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Pahrump Mirror
Pahrump, Nevada
June 5, 1997     Pahrump Mirror
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June 5, 1997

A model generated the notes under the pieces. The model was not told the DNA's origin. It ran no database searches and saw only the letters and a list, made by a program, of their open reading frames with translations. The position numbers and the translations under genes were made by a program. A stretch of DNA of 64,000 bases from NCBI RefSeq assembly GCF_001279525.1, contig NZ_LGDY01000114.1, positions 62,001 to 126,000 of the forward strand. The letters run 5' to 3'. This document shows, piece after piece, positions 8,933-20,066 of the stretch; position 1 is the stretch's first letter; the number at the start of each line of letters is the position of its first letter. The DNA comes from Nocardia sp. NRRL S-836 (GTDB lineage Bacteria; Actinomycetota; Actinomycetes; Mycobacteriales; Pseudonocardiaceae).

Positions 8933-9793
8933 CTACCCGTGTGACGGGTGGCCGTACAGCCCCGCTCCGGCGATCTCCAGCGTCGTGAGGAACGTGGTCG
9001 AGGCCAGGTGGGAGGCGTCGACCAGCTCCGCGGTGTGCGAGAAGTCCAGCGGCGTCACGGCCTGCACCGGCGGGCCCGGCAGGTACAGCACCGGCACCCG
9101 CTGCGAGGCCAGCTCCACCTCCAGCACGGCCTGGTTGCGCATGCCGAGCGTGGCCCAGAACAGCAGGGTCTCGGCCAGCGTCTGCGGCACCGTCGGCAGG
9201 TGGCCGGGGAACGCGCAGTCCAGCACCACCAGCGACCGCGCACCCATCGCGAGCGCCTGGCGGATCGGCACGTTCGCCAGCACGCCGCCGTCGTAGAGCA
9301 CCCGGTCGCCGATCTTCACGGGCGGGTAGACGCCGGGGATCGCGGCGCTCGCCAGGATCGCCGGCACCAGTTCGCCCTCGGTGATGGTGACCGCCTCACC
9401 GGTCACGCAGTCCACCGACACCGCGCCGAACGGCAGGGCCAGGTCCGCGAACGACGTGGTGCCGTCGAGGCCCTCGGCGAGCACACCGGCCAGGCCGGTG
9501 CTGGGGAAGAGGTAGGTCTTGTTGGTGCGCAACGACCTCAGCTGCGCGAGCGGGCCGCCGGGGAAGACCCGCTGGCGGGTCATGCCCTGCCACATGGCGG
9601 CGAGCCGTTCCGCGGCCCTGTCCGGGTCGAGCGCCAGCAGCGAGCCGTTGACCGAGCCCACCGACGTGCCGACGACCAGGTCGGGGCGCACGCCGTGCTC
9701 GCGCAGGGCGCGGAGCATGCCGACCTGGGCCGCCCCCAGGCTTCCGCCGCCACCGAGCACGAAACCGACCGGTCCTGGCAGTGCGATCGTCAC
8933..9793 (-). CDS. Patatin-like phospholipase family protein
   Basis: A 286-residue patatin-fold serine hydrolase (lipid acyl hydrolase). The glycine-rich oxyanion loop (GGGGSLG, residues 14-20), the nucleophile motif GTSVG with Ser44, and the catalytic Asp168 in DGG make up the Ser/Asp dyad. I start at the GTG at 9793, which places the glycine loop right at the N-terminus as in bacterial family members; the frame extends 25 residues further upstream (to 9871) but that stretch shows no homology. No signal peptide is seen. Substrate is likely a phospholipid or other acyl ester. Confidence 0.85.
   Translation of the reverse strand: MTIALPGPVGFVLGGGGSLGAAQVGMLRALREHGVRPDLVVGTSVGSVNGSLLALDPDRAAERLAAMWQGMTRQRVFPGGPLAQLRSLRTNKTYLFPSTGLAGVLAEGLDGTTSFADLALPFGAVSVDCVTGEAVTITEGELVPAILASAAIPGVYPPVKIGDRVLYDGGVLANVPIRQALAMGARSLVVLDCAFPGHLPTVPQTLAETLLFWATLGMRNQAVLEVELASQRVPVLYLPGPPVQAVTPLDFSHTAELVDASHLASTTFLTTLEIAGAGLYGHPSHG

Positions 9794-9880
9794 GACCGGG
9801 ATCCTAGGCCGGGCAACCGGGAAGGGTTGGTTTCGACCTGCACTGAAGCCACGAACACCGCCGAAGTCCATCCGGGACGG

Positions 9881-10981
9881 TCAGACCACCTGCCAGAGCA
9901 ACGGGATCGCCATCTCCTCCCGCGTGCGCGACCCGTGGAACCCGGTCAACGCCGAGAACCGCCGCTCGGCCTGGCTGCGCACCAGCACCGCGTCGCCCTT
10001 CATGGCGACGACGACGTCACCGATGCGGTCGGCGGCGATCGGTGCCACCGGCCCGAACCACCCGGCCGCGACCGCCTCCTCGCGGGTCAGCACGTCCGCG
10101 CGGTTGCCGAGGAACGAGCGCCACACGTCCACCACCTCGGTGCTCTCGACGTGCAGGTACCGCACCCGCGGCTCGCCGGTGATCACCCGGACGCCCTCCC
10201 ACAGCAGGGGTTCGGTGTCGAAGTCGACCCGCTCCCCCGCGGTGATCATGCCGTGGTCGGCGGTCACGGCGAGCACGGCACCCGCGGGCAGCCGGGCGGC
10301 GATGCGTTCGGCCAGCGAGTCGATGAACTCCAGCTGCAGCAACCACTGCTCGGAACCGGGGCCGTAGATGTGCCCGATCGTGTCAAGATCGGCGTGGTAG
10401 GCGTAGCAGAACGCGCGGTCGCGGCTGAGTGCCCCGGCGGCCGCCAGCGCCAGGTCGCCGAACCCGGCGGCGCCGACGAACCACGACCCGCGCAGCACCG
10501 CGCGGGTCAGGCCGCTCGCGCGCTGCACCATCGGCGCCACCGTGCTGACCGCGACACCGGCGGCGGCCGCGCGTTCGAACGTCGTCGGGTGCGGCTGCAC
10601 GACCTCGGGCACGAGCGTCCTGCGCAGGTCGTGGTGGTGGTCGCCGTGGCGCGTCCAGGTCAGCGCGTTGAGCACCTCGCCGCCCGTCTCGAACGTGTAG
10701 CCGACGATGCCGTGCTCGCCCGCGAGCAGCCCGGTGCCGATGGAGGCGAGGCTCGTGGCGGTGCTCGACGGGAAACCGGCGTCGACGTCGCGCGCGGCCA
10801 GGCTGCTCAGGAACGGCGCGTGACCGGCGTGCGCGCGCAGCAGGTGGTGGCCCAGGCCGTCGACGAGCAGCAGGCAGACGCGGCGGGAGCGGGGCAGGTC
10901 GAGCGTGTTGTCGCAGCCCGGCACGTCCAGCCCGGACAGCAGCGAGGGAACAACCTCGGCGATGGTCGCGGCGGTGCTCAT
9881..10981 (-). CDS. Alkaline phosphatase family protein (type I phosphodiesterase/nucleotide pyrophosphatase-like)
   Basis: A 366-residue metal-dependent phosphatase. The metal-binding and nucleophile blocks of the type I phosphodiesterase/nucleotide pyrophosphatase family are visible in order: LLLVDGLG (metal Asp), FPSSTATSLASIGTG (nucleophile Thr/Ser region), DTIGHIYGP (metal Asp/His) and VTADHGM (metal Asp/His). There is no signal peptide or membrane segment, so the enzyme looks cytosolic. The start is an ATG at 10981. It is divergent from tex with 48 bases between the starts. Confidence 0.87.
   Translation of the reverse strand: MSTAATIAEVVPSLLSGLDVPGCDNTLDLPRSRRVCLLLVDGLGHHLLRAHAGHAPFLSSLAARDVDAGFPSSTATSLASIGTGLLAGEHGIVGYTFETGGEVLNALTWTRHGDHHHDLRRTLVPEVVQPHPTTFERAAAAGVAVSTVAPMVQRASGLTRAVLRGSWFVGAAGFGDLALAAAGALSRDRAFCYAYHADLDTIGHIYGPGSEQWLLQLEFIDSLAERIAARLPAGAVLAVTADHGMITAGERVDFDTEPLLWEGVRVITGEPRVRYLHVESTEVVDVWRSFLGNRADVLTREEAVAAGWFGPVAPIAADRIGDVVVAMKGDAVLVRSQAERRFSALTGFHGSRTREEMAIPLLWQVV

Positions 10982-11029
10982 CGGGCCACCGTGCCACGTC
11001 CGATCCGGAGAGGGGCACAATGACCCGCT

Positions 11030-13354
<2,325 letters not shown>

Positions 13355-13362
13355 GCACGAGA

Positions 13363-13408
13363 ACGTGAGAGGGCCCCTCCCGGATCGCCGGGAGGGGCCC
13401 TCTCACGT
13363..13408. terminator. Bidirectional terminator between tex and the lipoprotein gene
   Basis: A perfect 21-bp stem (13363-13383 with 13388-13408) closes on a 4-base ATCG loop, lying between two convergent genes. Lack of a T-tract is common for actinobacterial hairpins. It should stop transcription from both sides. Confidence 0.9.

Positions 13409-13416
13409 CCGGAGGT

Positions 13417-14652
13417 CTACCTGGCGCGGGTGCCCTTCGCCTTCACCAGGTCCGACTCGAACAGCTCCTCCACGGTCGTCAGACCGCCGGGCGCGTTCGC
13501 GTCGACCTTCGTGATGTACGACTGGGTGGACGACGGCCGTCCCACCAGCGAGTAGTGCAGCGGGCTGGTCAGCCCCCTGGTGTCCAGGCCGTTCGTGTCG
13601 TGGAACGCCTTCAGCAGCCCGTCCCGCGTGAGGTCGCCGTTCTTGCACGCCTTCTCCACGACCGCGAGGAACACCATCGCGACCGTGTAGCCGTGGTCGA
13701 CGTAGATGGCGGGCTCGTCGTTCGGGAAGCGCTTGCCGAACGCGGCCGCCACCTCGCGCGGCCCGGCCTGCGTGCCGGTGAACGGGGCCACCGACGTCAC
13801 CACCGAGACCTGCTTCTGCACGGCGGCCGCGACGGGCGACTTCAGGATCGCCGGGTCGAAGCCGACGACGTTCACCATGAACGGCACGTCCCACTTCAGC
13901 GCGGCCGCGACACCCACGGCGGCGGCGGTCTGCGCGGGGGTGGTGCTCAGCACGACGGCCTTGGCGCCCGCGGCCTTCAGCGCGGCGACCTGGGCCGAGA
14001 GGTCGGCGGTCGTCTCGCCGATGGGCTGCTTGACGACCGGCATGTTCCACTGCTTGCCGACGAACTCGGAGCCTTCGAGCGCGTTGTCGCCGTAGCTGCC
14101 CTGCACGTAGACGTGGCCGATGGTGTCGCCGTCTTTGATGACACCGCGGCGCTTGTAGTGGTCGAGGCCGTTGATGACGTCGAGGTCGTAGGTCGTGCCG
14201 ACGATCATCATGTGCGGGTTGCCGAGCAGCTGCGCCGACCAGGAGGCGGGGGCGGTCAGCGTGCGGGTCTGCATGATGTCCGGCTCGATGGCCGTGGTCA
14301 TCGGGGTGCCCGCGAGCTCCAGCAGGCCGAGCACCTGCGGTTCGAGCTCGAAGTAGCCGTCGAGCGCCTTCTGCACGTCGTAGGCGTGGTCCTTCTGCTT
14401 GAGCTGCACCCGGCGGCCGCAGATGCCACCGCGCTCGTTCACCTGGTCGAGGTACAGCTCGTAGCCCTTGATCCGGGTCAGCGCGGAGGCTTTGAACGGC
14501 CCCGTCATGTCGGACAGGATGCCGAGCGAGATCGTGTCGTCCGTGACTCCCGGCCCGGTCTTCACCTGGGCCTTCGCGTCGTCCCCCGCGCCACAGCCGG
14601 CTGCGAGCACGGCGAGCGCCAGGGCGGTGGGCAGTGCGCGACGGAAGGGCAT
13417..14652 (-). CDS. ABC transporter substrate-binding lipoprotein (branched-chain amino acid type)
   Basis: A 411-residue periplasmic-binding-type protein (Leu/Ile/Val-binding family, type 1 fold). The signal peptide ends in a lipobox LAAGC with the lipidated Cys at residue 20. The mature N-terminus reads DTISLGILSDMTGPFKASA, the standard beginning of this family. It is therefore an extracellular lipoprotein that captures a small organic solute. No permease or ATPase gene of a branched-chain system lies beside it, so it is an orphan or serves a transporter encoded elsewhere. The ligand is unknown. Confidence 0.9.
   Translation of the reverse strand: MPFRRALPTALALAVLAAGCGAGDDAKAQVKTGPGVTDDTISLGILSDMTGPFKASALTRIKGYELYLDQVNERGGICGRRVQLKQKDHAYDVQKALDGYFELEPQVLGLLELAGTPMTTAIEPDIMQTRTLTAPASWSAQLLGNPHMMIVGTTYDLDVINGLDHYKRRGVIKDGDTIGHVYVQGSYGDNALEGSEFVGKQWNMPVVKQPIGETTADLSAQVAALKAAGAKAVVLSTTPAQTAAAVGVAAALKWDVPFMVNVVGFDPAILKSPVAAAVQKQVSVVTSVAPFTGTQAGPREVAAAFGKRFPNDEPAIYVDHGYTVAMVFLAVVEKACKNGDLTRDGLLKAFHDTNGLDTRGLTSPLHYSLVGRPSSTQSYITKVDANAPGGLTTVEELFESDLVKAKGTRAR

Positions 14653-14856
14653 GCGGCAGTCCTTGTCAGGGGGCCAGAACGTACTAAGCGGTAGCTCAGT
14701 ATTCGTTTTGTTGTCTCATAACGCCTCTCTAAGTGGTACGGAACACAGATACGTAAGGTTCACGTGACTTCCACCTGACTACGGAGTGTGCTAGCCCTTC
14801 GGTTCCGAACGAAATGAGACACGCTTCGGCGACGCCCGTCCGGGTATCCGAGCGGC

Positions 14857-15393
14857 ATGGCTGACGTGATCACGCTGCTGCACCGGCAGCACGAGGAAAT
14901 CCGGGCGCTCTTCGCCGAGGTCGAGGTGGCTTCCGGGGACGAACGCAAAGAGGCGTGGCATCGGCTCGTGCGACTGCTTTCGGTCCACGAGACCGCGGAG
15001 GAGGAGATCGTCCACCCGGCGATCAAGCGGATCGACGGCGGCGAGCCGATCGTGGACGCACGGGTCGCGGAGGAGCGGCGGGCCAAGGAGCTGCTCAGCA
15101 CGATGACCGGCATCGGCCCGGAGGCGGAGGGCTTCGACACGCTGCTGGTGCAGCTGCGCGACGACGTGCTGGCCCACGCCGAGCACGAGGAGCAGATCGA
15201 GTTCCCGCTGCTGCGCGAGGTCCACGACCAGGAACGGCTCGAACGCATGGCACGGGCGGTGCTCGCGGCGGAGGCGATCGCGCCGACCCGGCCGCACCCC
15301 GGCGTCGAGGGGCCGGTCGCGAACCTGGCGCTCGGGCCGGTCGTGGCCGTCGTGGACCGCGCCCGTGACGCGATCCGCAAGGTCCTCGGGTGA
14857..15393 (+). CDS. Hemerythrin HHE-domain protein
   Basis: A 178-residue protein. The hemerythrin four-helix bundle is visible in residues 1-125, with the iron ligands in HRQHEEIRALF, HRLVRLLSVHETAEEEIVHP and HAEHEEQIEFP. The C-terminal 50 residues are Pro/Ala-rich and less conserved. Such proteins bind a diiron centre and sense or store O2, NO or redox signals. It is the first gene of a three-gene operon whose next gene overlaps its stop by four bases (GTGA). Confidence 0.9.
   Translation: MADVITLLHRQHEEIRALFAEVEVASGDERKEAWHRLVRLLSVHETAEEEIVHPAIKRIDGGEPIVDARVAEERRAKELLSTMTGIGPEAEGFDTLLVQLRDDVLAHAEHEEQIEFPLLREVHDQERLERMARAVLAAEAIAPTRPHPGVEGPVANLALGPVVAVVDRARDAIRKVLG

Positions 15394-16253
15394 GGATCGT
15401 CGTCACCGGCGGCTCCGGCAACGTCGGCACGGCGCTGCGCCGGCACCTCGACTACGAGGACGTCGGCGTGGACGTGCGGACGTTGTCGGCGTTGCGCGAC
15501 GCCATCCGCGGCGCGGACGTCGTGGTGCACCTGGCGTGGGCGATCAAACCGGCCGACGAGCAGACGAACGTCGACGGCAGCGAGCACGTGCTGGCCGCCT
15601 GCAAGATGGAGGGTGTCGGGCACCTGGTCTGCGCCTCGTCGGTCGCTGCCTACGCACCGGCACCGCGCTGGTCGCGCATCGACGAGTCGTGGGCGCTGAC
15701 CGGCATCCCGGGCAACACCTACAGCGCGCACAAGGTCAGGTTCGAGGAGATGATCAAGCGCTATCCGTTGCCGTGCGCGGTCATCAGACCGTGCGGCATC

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7,6 Thursday, June 5, 1997 Pahrmnp Valley Gazette NTS readies itself for experiments Continued from front page simply go back to full-out testing," MacDougall said. "We are required to maintain a stockpile and the experiments are de- ' signed to answer our own questions in maintaining readiness. If, God forbid, we need to use those weapons, they will be avail- able." In 1995, President Clinton made a statement regarding his S NEW S $ Discount Shoe Store Bloomingdeals Now offering a complete line of new quality discount -- shoes -. Come see us at our new location..421 S, Frontage Rd, to Dos/no's Pizza We have men's,women's and children's work, dress and casual shoes in all sizes and styles Hours- Mort - Sat 9a.m. - 7p.m. Sun. - I l-a.m.-4p.m. 751-3436 position on subcritical experiments. "To meet the challenge of ensuring confidence in the safety and reliability of our stockpile, I have concluded that the contin- ued vitality of all three DOE nuclear weapon laboratories will be essential," said Clinton. "In accordance with this conclusion I have directed the DOE to maintain nuclear weapons responsibil- ity and capabilities adequate to support the science-based stock- pile stewardship program." These experiments will involve chemical high explosives that will generate high pressures that will be applied to nuclear weapons materials, such as plutonium. The amounts and design of the explosions are to be such that no actual nuclear explosion will take place. The purpose of the experiments is to gather scientific data on the behavior of nuclear weapon materials by the use of complex, high speed measurement instruments. "NTS has become the scene of scientific experimentation rather than nuclear testing," said Robin Staffin, deputy assistant secretary, research and development, office of Defense pro- grams, Department of Energy. St,n explained that though it appears to be unlikely, the test site has to maintain suberitical experiments to have the ability to return to nuclear testing should it be necessary. The immediate goal is to build a more reliable database for experiments. "We are doing what we need to do for national security and to protect allies to the U.S.," said Staffin. "We explore technol- ogy that we have available to meet those needs. We maintain that there is still a lot left that we do not understand about nuclear weapons." There are two separate laboratories conducting subcrifical experiments at the present time, Los Alamos National Labora- tory and Lawrence Livermore National Laboratory. Both of these institutions are conducting experiments in an underground facility called U1A. The facility lies 962 feet below the earth's surface and is accessible only by a mine shaft. The underground complex is a series of tunnels and rooms that serve as detonation and recording areas. In all, there is roughly 2,000 feet of tunnels and chambers that the labs use in their experiments. The tunnels arc supported by thousands of feet of wire, rock bolts, steel braces and wood supports. Los Alamos' experiment is called "Rebound," and is sched- uled to be the first of many subcritical experiments conducted in the U1A facility. Rebound is dedicated to obtaining critical equation of state information on a plutonium alloy. Shock waves generated from a small explosion will be used as a compression pn To Benefit The PVHS Golf" Entry lee: 4k50.00 per player c,u. 7e. . .a. - er a.o. Date: Saturday September 6, 1997 Time: Straight Times Starting 8:00 Alq Long Orive tclosest to pin Mens & ladies) 4 P00o. Handicap & NH *, No Handicap Calway Flights Par6-1dotl Buy-In MuJltgans M . 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The use of flying plates of metal that move at a very high vdocity duringthc fin ofdeto- nation are used to record the measurements. The plates have a glass "sensor" that relays light images back to a detection center. These plates are contained in a metal box that is the source of signals and located at the site of the detonation. In the detection center, cameras and lasers record the informa- tion gathered from the detonation. A device called a "visar" sends laser signals similar to that of radar back and forth between the detection room and the zero room. This serves to measure velocity and sound waves of the detonation. The detonation is recorded by a camera system called a Cordin Camera. It records the Rebound experiment with the use of mirrors and quick photography which is later transferred to film, which can be used in the data gathering process. "Holog," Livermore's subcritical experiment, gathers infor- mation in a different way according to Test Director David Conrad. The experiment uses less plutonium and explosives than Rebound and focuses its attention to surface phenomenon stud- ies. "We look at what happens to the front face of detonations," said Conrad. "There is less than 200 grams of plutonium and less than 100 grams of explosives used." Holog is broken into two experiments. In the first, Livermore Labs will attempt to measure the ejecta associated with a point detonated flat-plate geometry. Ejecta is characterized as mass, particle size distribution, and mass veloc- ity distribution for two surface finishes. A large laser beam will produce a holographic image of these ejecta while three velocimetry beams provide surface velocity information. The ejecta will be analyzed using holographic techniques and lasers will measure surface velocity in three Areas. In the second part, optical relativity data is gathered from the shocked plutonium surface at the detonation site. The effects of different surface preparations and coating thickness will be measured. Surface velocity will be measured in two locations and reflectivity in four. 'q'be two packages together have about as much force as a couple of chem'y bombs," said Conrad referring to the projected small sizes of the explosions. The Holog facility is kept remarkably clean and free'of pollutants. Conrad stated that this is necessary for the experiment to take place. A speck of dust can actually explode when struck by a high-powered laser beam causing the optical components to fail or be destroyed. Those associated with the project have done their best to ensure that pollutants do not enter the test area. The ceiling, walls, and floors of the U1A drifts have been sealed with concrete to enhance cleanliness and provide structural support. Air locks help to control the dust and dirt and multiple high-efficiency filters are in place to clean the air. In both experiments, cement plugs are used in the chambers and tunnelways to prevent possible leakage of gasses and radioactivity. The plugs are seed immediately before the detonations take place and the remainder of the experiment is carried out via remote. The subcdtical eperiments have been delayed for about a year now and scientists are looking forward to getting these first two undczway. Holog Project Manager Lee Davies said that Los Alamos and Livermme Labs have plans to coMuct roughly two experiments each per year after the initial projects are conducted. o - The mhere good fr/ends meet Weekmd THE HIGHLANDERS 99#: Breakfast 5 days, 7.11am Weekend 14oz. Porterhouse $7.95 BOz. tlY or T.Bone $5.95 Thursday Tacos 50 "Karaoke Kountn/' Tuesday & Thursday 7pm-11pm